What are my responsibilities for managing asbestos in my building or on my land?

In 1999, asbestos was banned in the UK; however, it is still possible that it is present, especially in commercial buildings built before 2000. Although asbestos is extremely dangerous, it does not become a major health risk unless it is moved or damaged. This is because fibres are then released into the air, putting people’s health at risk. It’s important to be clear who is responsible for managing asbestos, especially if you are planning to undertake any work that may disturb Asbestos Containing Materials.

Do you own or manage a commercial building?

The Health and Safety Executive (HSE) states that under regulation 4 of the Control of Asbestos Regulations 2012, the responsibility for the asbestos management of non-domestic premises lies with the owner, person or organisation that has clear responsibility for the maintenance or repair of a non-domestic building. The person stated in the contract then becomes the Dutyholder and has the duty to manage asbestos in all non-domestic premises. This includes all industrial, commercial or public buildings such as factories, warehouses, offices, shops, hospitals and schools.

If the agreement made on the lease states that the tenant is responsible for dealing with any upkeep or maintenance work of the building, appropriate surveys and checks must be done by the owner before the issue of the initial lease of the property. If this is not the case, the owner of the property is then liable for any injury caused by the substance.

What are the Dutyholder’s responsibilities?

As the Dutyholder, you have a responsibility for the safety of your tenants, leaseholders, employees and contractors and must find out whether the premises contains asbestos, where it is and what condition it is in. To do this, building plans or other relevant information, alongside the age of the building, must be assessed to determine if there is any asbestos-containing material (ACM) on site.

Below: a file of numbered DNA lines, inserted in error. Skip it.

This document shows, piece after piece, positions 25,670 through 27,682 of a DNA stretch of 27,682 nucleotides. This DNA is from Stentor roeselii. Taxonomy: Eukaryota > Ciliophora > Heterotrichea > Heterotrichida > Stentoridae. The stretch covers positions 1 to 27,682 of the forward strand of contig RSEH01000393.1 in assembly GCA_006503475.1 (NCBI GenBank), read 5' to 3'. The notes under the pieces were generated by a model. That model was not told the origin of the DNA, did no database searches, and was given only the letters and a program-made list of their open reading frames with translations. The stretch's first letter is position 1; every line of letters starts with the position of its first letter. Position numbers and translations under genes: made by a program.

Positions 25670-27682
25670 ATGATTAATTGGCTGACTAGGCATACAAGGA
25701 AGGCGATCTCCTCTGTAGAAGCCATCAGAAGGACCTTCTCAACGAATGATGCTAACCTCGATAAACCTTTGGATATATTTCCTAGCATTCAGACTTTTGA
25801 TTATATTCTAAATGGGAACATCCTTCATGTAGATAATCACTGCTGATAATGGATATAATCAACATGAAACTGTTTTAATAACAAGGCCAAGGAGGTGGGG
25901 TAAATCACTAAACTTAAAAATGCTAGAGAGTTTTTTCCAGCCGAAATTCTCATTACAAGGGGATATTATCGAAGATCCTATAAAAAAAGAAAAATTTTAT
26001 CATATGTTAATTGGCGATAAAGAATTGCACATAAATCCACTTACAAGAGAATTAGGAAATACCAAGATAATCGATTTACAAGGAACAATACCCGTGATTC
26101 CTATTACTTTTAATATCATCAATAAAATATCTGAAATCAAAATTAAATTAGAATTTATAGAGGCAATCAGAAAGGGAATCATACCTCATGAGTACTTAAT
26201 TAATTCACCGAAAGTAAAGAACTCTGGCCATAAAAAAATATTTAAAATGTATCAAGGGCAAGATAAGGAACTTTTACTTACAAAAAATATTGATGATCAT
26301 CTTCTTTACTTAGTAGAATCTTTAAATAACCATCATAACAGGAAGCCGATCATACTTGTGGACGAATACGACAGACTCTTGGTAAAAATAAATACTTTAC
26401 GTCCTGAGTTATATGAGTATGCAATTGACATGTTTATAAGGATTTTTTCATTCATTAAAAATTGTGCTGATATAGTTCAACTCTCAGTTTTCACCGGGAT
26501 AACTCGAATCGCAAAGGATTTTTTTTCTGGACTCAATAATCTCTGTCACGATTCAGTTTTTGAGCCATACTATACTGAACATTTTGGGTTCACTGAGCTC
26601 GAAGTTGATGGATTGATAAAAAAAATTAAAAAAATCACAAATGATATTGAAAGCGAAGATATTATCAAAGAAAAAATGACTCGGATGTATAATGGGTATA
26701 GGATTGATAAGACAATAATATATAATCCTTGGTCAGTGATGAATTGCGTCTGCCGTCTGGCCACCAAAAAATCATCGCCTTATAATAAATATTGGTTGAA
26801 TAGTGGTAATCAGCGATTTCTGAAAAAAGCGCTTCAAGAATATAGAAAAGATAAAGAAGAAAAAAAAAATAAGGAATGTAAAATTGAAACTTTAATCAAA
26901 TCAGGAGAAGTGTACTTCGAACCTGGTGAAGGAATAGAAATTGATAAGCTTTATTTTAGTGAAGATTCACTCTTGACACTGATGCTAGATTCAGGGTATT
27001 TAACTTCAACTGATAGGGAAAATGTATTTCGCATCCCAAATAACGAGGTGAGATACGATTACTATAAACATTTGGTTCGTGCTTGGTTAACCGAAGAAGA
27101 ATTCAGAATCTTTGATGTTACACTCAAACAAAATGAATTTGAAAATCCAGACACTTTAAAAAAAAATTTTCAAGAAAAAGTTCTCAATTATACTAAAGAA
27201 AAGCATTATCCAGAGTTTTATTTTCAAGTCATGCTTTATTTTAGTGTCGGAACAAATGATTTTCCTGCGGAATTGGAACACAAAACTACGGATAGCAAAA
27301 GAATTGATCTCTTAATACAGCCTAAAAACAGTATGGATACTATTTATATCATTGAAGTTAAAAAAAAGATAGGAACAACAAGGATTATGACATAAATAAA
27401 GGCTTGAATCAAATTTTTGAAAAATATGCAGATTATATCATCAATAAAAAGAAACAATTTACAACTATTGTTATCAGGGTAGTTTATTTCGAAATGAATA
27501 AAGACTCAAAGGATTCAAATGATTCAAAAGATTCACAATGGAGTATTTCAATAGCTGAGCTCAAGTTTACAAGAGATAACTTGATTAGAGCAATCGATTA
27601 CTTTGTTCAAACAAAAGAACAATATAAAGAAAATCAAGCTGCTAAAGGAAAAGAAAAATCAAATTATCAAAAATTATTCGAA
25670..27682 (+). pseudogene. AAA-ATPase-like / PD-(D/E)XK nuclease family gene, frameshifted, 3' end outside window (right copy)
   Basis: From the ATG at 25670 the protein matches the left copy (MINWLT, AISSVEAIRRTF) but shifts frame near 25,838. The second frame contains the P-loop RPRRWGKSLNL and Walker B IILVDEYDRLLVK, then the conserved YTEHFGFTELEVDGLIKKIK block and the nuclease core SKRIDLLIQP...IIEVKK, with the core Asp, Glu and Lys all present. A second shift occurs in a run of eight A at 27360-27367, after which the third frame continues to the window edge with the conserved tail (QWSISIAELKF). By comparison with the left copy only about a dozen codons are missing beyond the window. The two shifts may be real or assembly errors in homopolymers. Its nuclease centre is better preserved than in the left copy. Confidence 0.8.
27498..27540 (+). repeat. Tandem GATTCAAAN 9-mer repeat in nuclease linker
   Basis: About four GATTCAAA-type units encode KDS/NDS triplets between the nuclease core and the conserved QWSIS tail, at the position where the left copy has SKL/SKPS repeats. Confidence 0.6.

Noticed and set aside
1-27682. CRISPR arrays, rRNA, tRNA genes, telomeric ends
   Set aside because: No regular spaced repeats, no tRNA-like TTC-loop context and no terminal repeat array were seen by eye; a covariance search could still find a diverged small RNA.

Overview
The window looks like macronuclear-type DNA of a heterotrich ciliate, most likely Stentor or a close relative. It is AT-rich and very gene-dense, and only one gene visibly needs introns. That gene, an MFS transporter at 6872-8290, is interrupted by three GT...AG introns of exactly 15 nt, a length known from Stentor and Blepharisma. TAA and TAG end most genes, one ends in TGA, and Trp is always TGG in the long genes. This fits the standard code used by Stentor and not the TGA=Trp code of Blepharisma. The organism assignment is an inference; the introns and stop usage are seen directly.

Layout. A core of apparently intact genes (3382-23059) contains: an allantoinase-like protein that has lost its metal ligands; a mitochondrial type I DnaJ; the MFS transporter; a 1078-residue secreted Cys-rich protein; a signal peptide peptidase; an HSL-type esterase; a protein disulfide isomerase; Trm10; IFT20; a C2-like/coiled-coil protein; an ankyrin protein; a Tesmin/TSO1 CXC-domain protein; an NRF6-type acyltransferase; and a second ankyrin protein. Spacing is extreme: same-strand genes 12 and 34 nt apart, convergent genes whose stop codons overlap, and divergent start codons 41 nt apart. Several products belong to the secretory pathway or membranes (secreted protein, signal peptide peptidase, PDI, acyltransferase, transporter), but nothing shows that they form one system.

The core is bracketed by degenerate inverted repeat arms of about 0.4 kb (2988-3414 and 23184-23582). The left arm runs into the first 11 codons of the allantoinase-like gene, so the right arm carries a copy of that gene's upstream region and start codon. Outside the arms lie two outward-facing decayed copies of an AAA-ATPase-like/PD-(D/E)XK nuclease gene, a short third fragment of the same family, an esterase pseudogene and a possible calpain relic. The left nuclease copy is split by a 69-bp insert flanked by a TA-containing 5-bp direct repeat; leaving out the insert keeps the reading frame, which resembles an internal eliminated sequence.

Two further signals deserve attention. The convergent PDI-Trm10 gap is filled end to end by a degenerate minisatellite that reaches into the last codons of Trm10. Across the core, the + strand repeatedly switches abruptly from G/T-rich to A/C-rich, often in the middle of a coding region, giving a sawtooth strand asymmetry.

If the Dutyholder’s assessment indicates that asbestos is present or there could be a possibility of ACM, it is then their responsibility to prepare a detailed written plan of action outlining the risks and how it will be managed. If in doubt, any questionable materials must be presumed to contain asbestos and employees then made aware of the findings to ensure they avoid possible disturbance.

When necessary, ACMs may need to be sealed, encapsulated or removed. If this is the case, it is always recommended that a licensed asbestos removal contractor should be hired, especially when the materials are considered high risk. Following this, the Dutyholder must then record their findings in order to show their proof of compliance. This should then be periodically reviewed to ensure it is kept up-to-date and relevant.

Commercial properties pre-2000

When considering the purchase or rental of a commercial property that has been built pre-2000, always ensure an Asbestos Management Report is available and up-to-date before completion. If you’re the owner of this property, your duties under the law are laid out in Regulation 4 of the Control of Asbestos Regulations 2012 and it is your responsibility to protect anyone from possible exposure to asbestos at the property.

Are you looking for more information on asbestos removal or how Weaver Demolition can help? Please contact us here.

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